Emmanuel Okunoren has been given a four-and-a-half-year prison sentence for fraud by false representation at Exeter Crown Court in the UK.
The Crown Prosecution Service (CPS) said he conned a victim out of £400,000 ($530,000, €468,000) in a payment recovery fraud.
The victim had originally lost money from a wine investment scheme which “did not come to fruition”.
Okunoren identified the victim from the wine scheme, and then gained their trust by claiming to work for a firm called TMT Investments.
The CPS said that he told the victim he would have been able to retrieve the “lost” cases of wine from where they were being stored. The fraudster then persuaded the victim that doing so would require “significant administration fees and costs”.
The victim went on to transfer a total of £399,334 to TMT Investments between May and October 2020.
The payments were made to a number of different bank accounts, and the money was “quickly dissipated” either via cash withdrawals or transactions.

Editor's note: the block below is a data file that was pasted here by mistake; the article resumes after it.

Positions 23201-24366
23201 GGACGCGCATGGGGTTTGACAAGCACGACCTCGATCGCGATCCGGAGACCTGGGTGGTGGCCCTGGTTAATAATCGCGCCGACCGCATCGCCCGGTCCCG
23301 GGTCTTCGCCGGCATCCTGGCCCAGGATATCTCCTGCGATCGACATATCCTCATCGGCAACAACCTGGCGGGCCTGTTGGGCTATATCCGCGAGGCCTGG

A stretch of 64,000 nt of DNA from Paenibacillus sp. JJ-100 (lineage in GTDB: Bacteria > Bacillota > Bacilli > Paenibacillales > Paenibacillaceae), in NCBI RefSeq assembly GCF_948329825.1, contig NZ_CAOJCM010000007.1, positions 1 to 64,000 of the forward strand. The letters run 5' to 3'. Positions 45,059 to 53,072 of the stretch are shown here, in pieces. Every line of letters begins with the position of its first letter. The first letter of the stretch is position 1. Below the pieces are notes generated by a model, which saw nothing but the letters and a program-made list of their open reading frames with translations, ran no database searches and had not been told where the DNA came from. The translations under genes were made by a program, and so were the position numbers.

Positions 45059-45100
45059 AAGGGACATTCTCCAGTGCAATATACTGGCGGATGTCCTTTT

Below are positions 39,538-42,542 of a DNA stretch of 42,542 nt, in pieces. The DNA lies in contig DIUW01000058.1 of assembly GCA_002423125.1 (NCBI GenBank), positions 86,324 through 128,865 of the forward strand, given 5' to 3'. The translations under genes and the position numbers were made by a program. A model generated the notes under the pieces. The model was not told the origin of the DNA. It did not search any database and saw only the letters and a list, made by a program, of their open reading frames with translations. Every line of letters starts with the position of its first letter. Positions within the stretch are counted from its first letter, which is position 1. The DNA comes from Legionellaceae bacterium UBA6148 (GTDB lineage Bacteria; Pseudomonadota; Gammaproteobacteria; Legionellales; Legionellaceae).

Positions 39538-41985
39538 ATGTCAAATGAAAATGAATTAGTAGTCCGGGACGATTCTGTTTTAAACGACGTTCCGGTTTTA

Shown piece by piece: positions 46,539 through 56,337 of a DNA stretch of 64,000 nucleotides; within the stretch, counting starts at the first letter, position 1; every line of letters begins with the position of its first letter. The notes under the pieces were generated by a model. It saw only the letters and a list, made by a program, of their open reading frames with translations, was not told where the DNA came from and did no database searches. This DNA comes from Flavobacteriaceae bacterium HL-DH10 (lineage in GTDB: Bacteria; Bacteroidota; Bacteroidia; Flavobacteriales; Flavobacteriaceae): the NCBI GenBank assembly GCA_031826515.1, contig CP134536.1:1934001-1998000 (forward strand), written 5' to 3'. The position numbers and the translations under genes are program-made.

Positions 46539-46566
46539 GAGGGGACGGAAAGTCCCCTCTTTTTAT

No wine was ever recovered.
‘Web of lies’
The CPS said that the fraudster had an unexplained lavish lifestyle funded through cash.
HM Revenue & Customs (HMRC) has no record of “any legitimate earnings or declared income” for Okunoren, yet the police recovered from his flat high-value designer goods, thousands of pounds in cash, evidence of substantial spending at London luxury shopping centre Harrods, and a holiday to Dubai.
Julie Snell, specialist prosecutor at the CPS’ specialist fraud division, said: “Okunoren gained the trust of the victim through a web of lies and deceptions and cynically exploited the vulnerability arising from the victim’s previous losses to an earlier wine investment scheme.
“In reality the defendant did not work for TMT Investments and his claims were nothing more than an elaborate sham to extract as much money as he could from the victim.”